In the back, as before, there are two sports chairs that position rear occupants for a great view out ahead. Legroom still isn’t as generous as you’d get in a comparably-priced luxury saloon though. The long wheelbase ‘Executive’ model improves on that with 150mm of extra length between the axles. If you need space for three people at the back, a ‘Sport Turismo’ estate bodystyle provides that. The boot of the standard version isn’t as big as, say, an S-Class or a 7 Series either but 500-litres will be sufficient for most, a total gowing to 520-litres with the ‘Sport Turismo’. You have to lift your stuff over quite a high lip, though there is the bonus of hatchback practicality.
Market and Model
Prices range from around £66,500 to about £147,000, a span which covers a huge range of competitors. There’s a premium of £2,000 to £3,000 for the ‘Sport Turismo’ estate bodystyle – and a much bigger premium (£5,000 to £10,000 depending on variant) for the ‘Executive’ long wheelbase model.
As for competitors, well everything from the Maserati Quattroporte to the Mercedes-Benz CLS, the BMW 6 Series Gran Coupe, the Audi S7, the Jaguar XJ and right up to the Bentley Continental GT could be considered rivals for the big Porsche. Despite this huge array of possible rivals, there’s really nothing quite like the Panamera. Others may be more elegant, but there are few cars you’d choose over this contender from Stuttgart for demolishing big mileages quite so effortlessly.
It’s also hard to argue with the amount of kit the car gets as standard. There’s a full leather interior, Porsche Active Suspension Management (PASM), Bi-Xenon headlights, front and rear ParkAssist, tyre pressure monitoring, 19-inch alloy wheels, automatic dimming rear view mirrors, Porsche Communication Management with touch-screen satellite navigation and audio controls, cruise control and a three year warranty. That’s on top of adaptive air suspension and a Porsche Vehicle Tracking System (VTS).
Cost of Ownership
The big step forward with this generation Panamera is undoubtedly efficiency. Fuel consumption is said to be lower by over 10% in the mainstream models. None of these can of course hold a candle to the Panamera 4 E-Hybrid Plug-in model. The claimed combined cycle fuel economy figure with this variant is a faintly ridiculous-looking 113mpg, which in real world scenario will translate to the mid-sixties. When connected to an industrial outlet, the batteries can be charged within around two and a half hours via the integrated on-board charger and the standard Porsche Universal Charger (AC) and it can be charged in less than four hours when connected to a conventional household electrical outlet. Porsche quotes an emissions figure of 56g/km, which is a significant improvement on the previous Plug-in model’s 71g/km showing.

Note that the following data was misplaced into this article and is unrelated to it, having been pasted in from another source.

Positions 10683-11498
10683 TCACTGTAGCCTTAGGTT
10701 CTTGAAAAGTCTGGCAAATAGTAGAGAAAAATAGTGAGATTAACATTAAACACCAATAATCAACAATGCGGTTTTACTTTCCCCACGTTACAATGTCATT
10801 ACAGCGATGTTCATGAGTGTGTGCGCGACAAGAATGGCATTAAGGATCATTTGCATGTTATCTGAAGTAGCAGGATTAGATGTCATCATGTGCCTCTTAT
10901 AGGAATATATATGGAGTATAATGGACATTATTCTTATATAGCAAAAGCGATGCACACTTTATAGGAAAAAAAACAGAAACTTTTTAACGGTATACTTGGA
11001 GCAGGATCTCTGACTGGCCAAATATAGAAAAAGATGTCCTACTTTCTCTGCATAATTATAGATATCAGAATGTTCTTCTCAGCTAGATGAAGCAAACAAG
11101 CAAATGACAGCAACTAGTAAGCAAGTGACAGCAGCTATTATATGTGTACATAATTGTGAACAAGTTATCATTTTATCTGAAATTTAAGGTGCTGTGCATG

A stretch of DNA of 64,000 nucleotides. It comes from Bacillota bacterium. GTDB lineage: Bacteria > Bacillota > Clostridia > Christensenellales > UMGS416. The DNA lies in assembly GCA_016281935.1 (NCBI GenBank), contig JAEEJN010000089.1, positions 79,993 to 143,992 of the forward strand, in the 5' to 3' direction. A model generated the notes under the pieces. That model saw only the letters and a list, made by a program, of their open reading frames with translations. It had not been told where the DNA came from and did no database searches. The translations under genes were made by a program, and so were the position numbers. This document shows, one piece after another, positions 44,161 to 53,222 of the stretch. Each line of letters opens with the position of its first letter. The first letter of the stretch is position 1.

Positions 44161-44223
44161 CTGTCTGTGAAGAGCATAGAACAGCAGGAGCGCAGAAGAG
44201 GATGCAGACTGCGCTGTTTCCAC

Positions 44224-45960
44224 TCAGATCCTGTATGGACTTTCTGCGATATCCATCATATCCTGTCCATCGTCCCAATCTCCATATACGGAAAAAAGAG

The V8 diesel version many will choose in the UK manages 42.2mpg on the combined cycle and 176g/km of CO2. As for depreciation across the range, well that’s been a bit of a mixed bag to date. The diesel model fares extremely well, while the thirstier petrol variants get hit hard. That’s about what you’d expect but the improved efficiency of many of the petrol-engined models should take an edge off depreciation henceforth.
Want the cleverest of all the big supersaloons? You’re looking at it right here in the revitalised shape of the Porsche Panamera. Granted, not everyone loves a smart aleck but there’s something about the depth of engineering in this car that’s both enormously reassuring and hugely effective. Great driving manners are a given. This is a Porsche after all. What’s not quite so predictable is the way the Panamera manages to worm its way into your affections after a while.
Porsche has made great strides in improving the Panamera’s efficiency, while the Plug-in Hybrid model remains an interesting, if pricey left-field option. At the top of the line-up, you still get the crazy Turbo model, while the diesel will remain popular. And overall? Well, we would never have thought it four years ago, but the Panamera might just have become the car to beat in its class.
Credits | RAC UK